Survey shows pharmacists are eager to provide care for the whole patient continuum.
Matthew Wolf, PharmD
The typical pharmacist gets to spend just 10% of their working day with patients, but they want to spend exponentially more time with them; up to 74% of their time for chain pharmacists and 60% for health system and specialty pharmacists.
That is the key take away from the first-ever Pharmacy Check-Up survey sponsored by AmerisourceBergen. This nationwide survey across practice settings found that all pharmacists expect to spend significantly more time on patient-focused activities in the next five years.
Patients visit a pharmacy an average 35 times per year compared to just four visits to see medical providers. The potential is there to expand pharmacists’ role in providing direct patient care, but turning that potential into practice will take major changes in healthcare delivery systems.
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“We are at a pivotal place in our profession,” says Matthew Wolf, PharmD, Group Vice President, Consulting Practice, at AmerisourceBergen’s Pharmacy Healthcare Solutions. “We have got to get better at getting a seat at the table in the C suite so leaders understand the importance of who we are and what we do. We have to help other players in healthcare understand the importance of who we are and what we can do. Pharmacy is shifting away from being a cost center, especially in the health system and specialty worlds, to becoming a revenue center. The closer we get to the patient, the more time we can spend with patients, the more we can affect their health outcomes. That is particularly important as we move away from fee for service to fee for value.”
The move toward pay for performance is an important opportunity for pharmacists, Wolf says. While he focuses on the evolving role of pharmacists and pharmacy services in health systems, the same need to demonstrate value and improved outcomes is also playing out in chain and independent pharmacy.
The barriers to expanding patient contact time depend on the practice setting. Chain pharmacists must deal with staffing limitations and insurance reimbursement issues. They need more time to deliver the level of care they have been trained to provide and want to provide.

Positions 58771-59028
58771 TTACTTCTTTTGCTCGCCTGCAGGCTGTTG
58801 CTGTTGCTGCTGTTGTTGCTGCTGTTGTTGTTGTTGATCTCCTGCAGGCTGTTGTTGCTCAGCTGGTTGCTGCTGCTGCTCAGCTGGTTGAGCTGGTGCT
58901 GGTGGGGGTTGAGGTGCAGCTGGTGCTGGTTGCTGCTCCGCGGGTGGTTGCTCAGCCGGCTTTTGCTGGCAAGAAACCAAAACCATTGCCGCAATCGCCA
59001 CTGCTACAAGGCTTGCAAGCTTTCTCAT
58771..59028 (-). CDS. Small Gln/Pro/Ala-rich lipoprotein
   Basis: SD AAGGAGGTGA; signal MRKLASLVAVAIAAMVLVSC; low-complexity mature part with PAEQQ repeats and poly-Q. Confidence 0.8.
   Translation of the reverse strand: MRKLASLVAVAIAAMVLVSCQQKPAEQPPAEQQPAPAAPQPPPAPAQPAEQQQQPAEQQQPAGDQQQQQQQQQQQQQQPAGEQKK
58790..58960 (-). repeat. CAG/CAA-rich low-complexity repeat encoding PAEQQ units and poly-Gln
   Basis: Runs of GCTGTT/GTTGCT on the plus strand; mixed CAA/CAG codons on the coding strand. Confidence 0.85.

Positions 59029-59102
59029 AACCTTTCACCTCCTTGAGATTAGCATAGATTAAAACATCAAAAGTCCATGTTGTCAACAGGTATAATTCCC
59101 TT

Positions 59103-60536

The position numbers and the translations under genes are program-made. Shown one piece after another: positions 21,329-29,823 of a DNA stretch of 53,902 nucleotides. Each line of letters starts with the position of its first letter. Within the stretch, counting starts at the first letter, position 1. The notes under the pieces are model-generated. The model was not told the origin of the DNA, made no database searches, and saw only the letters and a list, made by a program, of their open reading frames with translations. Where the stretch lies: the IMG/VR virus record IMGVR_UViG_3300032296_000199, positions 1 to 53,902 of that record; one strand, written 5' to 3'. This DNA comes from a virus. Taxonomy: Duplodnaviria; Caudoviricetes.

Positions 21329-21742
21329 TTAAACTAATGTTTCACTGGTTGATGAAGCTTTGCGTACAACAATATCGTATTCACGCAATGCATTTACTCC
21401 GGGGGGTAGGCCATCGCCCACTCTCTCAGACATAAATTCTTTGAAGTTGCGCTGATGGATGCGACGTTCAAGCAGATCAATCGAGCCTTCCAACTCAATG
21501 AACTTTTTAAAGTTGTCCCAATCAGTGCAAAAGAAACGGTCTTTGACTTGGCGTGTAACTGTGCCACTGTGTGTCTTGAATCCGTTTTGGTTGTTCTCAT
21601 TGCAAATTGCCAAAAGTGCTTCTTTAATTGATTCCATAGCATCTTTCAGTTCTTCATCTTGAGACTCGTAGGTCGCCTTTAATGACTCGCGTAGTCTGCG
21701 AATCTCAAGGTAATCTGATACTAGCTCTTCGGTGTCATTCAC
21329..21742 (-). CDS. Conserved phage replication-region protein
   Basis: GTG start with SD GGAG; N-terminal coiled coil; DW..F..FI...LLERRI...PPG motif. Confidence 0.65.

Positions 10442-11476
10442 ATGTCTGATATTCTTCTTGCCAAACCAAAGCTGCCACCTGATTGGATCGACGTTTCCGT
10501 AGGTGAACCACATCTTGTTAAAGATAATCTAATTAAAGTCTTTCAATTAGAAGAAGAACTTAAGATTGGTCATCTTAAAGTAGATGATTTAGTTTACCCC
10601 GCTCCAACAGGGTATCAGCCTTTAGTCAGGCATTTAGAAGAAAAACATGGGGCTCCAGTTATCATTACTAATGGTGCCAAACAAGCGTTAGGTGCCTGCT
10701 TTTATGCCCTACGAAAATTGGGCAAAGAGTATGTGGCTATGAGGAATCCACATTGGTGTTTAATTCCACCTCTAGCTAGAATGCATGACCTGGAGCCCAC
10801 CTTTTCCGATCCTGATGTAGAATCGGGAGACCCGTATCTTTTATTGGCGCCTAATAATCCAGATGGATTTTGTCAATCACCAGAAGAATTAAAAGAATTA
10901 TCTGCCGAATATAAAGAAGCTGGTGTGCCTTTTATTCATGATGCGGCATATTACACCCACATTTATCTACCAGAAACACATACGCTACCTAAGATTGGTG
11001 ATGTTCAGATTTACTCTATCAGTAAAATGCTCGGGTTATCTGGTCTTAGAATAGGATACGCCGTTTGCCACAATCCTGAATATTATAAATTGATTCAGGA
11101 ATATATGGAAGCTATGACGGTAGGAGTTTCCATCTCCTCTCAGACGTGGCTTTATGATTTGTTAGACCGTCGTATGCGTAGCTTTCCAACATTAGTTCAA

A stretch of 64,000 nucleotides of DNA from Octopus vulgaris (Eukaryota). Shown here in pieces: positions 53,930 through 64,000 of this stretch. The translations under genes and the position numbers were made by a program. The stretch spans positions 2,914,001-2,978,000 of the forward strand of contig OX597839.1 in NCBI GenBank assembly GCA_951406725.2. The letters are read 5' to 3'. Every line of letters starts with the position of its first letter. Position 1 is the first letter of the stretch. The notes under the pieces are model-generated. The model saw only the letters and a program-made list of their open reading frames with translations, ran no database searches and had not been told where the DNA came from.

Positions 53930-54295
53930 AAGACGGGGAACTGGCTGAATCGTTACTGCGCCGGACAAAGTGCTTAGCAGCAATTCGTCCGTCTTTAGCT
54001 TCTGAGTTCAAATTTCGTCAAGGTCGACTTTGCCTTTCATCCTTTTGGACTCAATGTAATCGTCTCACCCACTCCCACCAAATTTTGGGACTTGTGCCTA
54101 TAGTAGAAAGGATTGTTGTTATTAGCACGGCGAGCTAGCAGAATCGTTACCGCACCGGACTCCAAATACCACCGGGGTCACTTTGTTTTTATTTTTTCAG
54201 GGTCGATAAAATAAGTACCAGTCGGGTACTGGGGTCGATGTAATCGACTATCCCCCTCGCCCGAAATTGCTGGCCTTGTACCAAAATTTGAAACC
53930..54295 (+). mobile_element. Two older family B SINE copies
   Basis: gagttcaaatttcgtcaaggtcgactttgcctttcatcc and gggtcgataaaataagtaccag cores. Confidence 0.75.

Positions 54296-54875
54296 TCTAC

“The metrics imposed by many retail corporations are not conducive to quality patient care,” one chain pharmacist said in the survey. “Too much focus is being placed on number and patient care is suffering. Staffing is being decreased while the workload is increasing.
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Independent pharmacists must deal with reimbursement issues as well as with payer and manufacturer contracting complications.
“As reimbursement declines and cost continues to increase, the only thing we can do to stay afloat is reduce labor. And when you reduce labor, it affects patient care,” said one independent pharmacist.
On the health system side, pharmacy has long been viewed as a cost center. That began to change a decade ago as changes in reimbursement across different care settings encouraged hospitals to focus on ambulatory clinics and ambulatory pharmacy. More recently, the focus has shifted to specialty pharmacy. What hasn’t changed is the potential impact pharmacists can have on metrics such as readmissions as well as on the bottom line.
Take discharge planning and counseling: In an era when more than half of hospital readmissions are linked to some sort of adverse drug event, the need for pharmacist involvement in discharge planning is greater than ever. Where the financial rewards of healthcare were once focused on dealing with acute events through physician visits, hospital admissions, and urgent prescriptions, financial rewards going forward are focused on preventing acute events: fewer admissions, fewer readmissions, fewer acute scripts, more preventative care, more chronic medications.
“We need, as a profession, to stop looking at ourselves as inpatient pharmacists or outpatient pharmacists,” Wolf said. “We are pharmacists. As care is shifting from the inpatient hospital to ambulatory, we are all shifting to more of a quality-driven perspective, keeping the patient out of the hospital by keeping them well. That changes the paradigm for pharmacists. We have to care for the whole patient continuum rather than just ‘I’m a pharmacist who supports a patient while they are in the hospital’ or ‘I support patients in the ambulatory setting.’ Our new paradigm is ‘I support the patient, period.’ ”